Local dress designer discusses career
We, as Brandeis students, may think of Waltham as the boring suburb of Boston where we are all forced to reside for four years. There are Pini’s Pizzeria and Baan Thai to keep us satisfied, but to most students, Waltham probably isn’t the University’s most enticing feature. But hidden on 144 Moody Street, there is a studio that looks like it has been transplanted out of Hollywood. The studio is where Sondra Celli, dress designer and star on TLC reality shows My Big Fat American Gypsy Wedding, Gypsy Sisters and Bling It On, creates her masterpieces.
On My Big Fat American Gypsy Wedding (premiered in 2010) and Gypsy Sisters (premiered in 2013), Celli is featured as the dress designer for the American gypsies highlighted on the show. Families on the show make the trip to her studio to try on and pick up everything from wedding dresses to birthday outfits to attire for communions. In Bling It On, which premiered in 2012 for a one-season run, the camera goes behind the scenes and shows glimpses of Celli and her team creating pieces for non-gypsy customers.
Celli’s glamorous career came somewhat by accident. She started off her fashion career designing men’s clothing—which she majored in at the Fashion Institute of Technology. But she ended up independently making and selling high-end children’s clothing to department stores. Celli, in an interview with the Justice, said that the gypsies, who “love anything high end,” pulled her number out of a Rolodex at a store. “I was only twenty-something years old, so I did not know that I was selling to gypsies. So when they called to order things … they told me they were stores.” Celli says, at the time, she didn’t know gypsies even existed. But she was confused—the orders seemed to be coming from the same street in Illinois. “I was a kid, I didn’t know. I was very green,” says Celli.
Celli moved from New York to Boston when her daughter was young in order to be close to her family, she said. And her mother has her own claim to fame in Waltham. “My mother owns the biggest bridal store in Waltham—she’s pretty much a legend here,” Celli said. Her mother, Yolanda Cellucci, has owned her bridal shop in Waltham, Yolanda’s Bridal Salon, since 1967. The store recently closed in 2009 but since then has been featured in an exhibit at the Charlies River Museum of Industry—Yolanda: Innovative Fashion Icon—which ran through Nov. 30 of last year. She has also been featured in the Boston Globe and the Boston Herald. “Her store was full of dresses from all over the world, so I was used to being around really lavish, lush gowns,” said Celli. “You get a lot of ideas and inspiration from that.”
For all the fame that her starring roles in reality shows have brought her, Celli doesn’t seem extremely changed by her stardom. “The experience is something that I never thought I would have. I really am so not the type of person that would put myself out there and look for that.” Celli says she doesn’t act on the show and that nothing in her studio is scripted. All the catfights happen spontaneously and the camera crew just tapes, she told the Justice.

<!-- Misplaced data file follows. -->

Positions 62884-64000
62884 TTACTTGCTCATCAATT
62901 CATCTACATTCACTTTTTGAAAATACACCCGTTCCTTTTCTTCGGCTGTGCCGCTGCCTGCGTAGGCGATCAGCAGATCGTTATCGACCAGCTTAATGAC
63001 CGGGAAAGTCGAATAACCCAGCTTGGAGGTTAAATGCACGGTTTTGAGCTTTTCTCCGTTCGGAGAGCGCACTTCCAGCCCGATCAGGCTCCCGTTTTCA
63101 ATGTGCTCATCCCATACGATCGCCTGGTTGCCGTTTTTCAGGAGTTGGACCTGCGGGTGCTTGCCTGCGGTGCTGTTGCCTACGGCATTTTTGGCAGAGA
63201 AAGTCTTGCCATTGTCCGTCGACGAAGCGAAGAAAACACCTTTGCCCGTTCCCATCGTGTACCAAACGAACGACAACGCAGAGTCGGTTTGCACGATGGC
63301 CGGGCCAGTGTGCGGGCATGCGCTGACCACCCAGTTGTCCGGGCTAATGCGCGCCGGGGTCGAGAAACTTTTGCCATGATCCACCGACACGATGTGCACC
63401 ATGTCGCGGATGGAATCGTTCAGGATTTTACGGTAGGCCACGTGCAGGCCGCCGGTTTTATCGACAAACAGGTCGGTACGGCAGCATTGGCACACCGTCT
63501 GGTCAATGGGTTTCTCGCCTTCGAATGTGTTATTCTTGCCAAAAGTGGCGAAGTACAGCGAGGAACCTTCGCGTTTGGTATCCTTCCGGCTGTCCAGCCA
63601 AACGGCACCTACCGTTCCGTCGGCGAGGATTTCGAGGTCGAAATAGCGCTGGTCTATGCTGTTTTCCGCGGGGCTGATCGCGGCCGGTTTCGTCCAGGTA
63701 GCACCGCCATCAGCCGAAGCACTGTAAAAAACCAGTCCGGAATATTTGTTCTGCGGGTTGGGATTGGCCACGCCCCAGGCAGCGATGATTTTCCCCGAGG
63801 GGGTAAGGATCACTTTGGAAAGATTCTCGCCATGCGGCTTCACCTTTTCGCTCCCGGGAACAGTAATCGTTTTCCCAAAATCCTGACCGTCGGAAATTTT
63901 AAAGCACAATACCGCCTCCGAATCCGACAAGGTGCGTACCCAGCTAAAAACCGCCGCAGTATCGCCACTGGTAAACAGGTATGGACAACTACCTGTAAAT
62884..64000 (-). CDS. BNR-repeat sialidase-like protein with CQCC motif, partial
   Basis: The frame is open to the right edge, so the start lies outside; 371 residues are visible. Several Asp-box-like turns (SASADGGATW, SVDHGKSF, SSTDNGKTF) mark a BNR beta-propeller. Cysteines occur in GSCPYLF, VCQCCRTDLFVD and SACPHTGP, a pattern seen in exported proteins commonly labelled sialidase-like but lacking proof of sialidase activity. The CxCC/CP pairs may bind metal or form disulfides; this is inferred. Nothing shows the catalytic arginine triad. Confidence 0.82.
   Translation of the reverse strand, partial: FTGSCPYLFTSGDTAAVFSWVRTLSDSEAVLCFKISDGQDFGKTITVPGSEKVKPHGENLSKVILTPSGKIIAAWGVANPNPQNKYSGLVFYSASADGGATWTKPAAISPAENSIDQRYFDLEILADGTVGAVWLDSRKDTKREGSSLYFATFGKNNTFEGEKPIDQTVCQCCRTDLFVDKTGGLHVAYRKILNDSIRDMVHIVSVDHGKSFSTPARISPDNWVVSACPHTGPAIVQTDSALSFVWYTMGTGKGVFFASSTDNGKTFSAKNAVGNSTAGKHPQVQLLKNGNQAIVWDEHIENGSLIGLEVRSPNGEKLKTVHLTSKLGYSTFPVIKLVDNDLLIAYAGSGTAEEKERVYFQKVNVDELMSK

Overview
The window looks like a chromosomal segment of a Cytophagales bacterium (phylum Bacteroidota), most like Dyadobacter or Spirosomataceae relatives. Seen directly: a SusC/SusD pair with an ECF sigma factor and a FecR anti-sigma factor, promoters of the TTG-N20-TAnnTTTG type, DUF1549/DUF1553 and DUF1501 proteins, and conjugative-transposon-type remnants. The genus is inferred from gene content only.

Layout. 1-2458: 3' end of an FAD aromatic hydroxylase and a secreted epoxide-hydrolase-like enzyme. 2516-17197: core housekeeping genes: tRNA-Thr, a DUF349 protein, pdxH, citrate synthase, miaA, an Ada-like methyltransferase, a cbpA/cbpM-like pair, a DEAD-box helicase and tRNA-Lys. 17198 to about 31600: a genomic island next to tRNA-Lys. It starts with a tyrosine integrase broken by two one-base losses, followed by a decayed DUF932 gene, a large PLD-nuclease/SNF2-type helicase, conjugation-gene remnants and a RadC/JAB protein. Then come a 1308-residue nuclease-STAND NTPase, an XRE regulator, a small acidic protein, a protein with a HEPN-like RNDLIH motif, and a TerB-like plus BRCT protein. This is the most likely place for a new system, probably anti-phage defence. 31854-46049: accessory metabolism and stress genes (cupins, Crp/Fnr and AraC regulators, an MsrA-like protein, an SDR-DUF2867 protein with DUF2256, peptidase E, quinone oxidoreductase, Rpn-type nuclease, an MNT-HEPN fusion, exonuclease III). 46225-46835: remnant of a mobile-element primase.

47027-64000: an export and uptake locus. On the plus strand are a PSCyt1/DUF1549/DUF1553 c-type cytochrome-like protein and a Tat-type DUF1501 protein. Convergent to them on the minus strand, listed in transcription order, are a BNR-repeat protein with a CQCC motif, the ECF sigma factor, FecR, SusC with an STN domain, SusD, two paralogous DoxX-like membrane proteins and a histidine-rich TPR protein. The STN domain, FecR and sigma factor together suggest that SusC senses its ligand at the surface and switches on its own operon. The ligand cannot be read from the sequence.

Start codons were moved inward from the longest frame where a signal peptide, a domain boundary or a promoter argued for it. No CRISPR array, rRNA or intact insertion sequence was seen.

CRYSTAL BRIDE: Celli’s collection of crystal figurines highlights her trademark bedazzled wedding gowns.
TAKE A SEAT: Even the furniture in Celli’s store, from shoe-shaped chairs to animal print rugs, is extravagant, complementing the colorful and sparkly dresses lining the walls.
Celli is also very fond of her reality television clients and connects with them on a personal level. “I stay in their homes and I go to dinner with them and they’re extremely hospitable to me. They treat me like gold,” she said. And she is certainly well acquainted with the whole gypsy community—“My phone has 4,500 contacts and they’re pretty much all gypsies. I know every single one of them when they call.”
When asked about her biggest challenges in her career, Celli mentioned that creating anything for her daughter is “tough.” Her daughter is in the fashion business herself—on the corporate side—so she is very critical of her mother, Celli said. But she also said her favorite designs are the ones she creates for her daughter.
Celli’s work doesn’t stop with her gowns though. Recently, she undertook the project of designing uniforms for New England Patriots’ cheerleaders. “It was a challenge, because there are 26 of them and I’m so used to doing one-of-a-kind… but it was so cool to see all 26 of them in one shot,” Celli said. And more recently, Celli released her Crystal Bride, a china figurine of a woman wearing a blue dress embellished with 31 handmade flowers and 34 Swarovski crystals.
When asked if she had ever experienced anything too crazy for her designing skills, Celli responded with a definitive “nothing.” So next time you’re looking around Waltham and thinking that there is nothing here, take a second look and you might find something extraordinary in this small town.